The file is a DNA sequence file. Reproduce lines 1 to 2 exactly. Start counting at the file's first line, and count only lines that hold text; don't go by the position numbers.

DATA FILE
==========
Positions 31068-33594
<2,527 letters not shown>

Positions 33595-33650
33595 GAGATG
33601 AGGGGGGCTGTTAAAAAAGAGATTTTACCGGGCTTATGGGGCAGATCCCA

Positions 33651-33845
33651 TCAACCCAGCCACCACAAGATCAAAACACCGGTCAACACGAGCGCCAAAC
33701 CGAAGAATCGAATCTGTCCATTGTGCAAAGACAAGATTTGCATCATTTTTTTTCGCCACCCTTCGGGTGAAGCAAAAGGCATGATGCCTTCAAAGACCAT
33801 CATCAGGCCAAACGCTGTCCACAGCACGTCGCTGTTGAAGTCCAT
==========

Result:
Positions 31068-33594
<2,527 letters not shown>